2016-17 Kentucky Bluegrass Awards announced

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The Kentucky Bluegrass Award (KBA) Program, a children’s choice voting initiative, has announced the 2016-17 winners for this prestigious award as chosen by K-12 students from throughout the state.

Janet Wells, KBA state coordinator, said she was “pleased with the excitement and turnout of student voting.” This year, a total of 58,145 students voted through their school or public library.

Children in kindergarten through 2nd grade chose “I’m Trying to Love Spiders” by Bethany Barton and published by Viking Books for Young Readers. This book features interesting facts about spiders presented in a fun way to appeal to young readers (and adults).

The children in grades 3-5 chose “Tucky Jo and Little Heart” by Patricia Polacco and published by Simon and Schuster/Paula Wiseman Books. This heart-touching book, based on a true story, is about a 15-year-old from Kentucky who served in the Pacific during World War II and his friendship with a local girl. Although they do not speak the same language, kindness becomes the universal language.

Middle school students in grades 6-8 chose “The Honest Truth” by Dan Gemeinhart and published by Scholastic Press. Mark, a 12-year-old battling cancer, decides to run away from home with his dog, Beau, and climb Mount Rainier. Mark’s friend Jessie wrestles with whether or not to tell the concerned adults where Mark is.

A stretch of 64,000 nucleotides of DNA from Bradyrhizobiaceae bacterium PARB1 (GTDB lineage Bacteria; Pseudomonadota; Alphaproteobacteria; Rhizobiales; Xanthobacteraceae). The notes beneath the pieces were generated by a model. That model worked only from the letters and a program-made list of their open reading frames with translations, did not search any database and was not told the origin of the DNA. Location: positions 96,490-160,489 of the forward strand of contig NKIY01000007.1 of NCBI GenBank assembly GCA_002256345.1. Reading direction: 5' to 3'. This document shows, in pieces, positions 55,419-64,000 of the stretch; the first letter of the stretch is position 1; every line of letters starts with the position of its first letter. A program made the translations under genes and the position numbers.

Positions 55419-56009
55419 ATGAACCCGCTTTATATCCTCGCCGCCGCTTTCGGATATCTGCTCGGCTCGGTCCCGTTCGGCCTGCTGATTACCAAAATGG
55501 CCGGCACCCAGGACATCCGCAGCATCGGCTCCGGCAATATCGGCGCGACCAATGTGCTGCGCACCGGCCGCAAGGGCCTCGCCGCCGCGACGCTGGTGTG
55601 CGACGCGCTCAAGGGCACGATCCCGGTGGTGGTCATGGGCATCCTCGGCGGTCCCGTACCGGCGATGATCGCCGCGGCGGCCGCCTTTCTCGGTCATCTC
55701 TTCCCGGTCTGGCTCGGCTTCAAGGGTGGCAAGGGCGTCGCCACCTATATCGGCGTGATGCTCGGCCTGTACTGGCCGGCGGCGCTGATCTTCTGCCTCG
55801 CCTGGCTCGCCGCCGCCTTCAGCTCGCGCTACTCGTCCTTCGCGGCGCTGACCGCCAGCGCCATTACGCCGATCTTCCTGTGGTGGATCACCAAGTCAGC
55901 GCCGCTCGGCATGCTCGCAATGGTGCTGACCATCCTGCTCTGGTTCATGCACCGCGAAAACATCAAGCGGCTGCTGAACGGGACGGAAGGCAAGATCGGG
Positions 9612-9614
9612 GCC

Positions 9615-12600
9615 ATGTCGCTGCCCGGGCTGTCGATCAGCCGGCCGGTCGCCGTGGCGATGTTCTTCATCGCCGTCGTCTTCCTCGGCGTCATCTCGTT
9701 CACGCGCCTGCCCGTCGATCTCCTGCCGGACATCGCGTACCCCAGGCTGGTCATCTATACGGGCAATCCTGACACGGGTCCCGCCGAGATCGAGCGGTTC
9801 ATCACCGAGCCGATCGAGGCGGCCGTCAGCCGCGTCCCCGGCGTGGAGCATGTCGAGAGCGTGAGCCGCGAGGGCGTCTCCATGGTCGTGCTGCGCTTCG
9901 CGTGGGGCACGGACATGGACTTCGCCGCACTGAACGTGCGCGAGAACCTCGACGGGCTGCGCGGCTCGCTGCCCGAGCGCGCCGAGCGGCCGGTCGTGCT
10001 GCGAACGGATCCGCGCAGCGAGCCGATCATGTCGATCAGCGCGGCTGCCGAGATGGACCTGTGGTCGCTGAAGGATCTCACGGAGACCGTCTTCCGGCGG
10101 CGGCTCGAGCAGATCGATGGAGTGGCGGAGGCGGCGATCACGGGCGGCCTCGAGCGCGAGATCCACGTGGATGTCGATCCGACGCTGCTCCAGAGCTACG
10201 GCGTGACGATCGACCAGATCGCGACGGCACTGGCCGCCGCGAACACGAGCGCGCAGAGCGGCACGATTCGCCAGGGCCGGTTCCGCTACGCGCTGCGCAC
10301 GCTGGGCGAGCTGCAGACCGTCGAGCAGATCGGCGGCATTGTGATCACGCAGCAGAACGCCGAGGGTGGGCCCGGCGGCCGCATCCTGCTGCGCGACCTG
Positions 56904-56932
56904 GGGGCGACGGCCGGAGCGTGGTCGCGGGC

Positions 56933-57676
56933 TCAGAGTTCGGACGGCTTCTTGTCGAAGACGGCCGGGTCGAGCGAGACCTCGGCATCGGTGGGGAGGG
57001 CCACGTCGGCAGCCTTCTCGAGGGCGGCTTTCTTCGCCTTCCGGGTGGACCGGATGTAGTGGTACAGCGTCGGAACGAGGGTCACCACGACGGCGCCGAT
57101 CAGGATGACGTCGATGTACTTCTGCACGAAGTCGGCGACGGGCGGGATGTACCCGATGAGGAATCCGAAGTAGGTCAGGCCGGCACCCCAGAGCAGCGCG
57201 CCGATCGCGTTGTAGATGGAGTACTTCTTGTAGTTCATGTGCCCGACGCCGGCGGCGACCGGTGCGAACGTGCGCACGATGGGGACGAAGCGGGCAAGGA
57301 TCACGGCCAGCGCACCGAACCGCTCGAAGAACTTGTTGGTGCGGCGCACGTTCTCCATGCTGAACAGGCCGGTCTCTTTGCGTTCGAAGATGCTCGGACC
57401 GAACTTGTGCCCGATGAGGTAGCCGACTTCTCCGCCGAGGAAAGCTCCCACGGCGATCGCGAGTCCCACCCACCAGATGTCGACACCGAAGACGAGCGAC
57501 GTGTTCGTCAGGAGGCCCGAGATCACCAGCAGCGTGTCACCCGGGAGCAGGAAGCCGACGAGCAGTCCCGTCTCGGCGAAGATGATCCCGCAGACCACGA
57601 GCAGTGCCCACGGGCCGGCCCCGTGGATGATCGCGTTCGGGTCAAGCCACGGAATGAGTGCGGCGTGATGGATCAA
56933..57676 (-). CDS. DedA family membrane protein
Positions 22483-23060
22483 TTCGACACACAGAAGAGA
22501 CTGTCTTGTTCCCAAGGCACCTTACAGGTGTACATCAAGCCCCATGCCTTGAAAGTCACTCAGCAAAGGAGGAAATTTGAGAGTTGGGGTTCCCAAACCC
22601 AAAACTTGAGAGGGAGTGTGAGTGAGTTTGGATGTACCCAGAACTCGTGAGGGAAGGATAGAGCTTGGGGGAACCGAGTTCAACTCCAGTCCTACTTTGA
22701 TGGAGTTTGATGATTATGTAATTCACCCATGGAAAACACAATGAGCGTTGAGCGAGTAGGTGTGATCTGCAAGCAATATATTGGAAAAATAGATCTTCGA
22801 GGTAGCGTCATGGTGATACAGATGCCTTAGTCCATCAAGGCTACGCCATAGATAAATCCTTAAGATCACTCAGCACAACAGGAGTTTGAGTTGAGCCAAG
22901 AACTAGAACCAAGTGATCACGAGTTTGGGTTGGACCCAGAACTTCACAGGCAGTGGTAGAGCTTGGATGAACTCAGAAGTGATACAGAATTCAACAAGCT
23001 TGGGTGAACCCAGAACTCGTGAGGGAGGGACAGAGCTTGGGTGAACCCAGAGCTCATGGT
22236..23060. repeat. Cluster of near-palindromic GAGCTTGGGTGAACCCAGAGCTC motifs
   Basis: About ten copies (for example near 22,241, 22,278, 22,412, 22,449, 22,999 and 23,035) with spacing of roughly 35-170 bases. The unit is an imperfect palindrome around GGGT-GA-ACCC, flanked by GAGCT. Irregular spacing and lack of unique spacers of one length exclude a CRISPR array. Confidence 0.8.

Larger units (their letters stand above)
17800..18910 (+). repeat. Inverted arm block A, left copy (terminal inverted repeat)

High school students in grades 9-12 chose “The Red Queen” by Victoria Aveyard and published by HarperTeen. Mare Barrow, a 17-year-old born a red blood who serves the silver bloods in a futuristic society, winds up in the palace of the ruling family and discovers she has amazing abilities like the silver bloods do. She must choose between a life of silver-blood luxury and being betrothed to a prince, or using her new influence to assist the Scarlet Guard as they plan to overthrow the ruling silver bloods.

The Kentucky Bluegrass Award program was established in 1982 and has grown each year. Dedicated school and public librarians, teachers and university professionals comprise the committees that choose 10 outstanding books in each division for students to read and vote on in the coming year. More information about the KBA program can be found on the Kentucky Association of School Librarians’ website. For the 2017-18 school year, KBA has expanded to five divisions, adding a preschool list for Kentucky’s youngest readers.

For more information, contact Janet Wells, KBA director.

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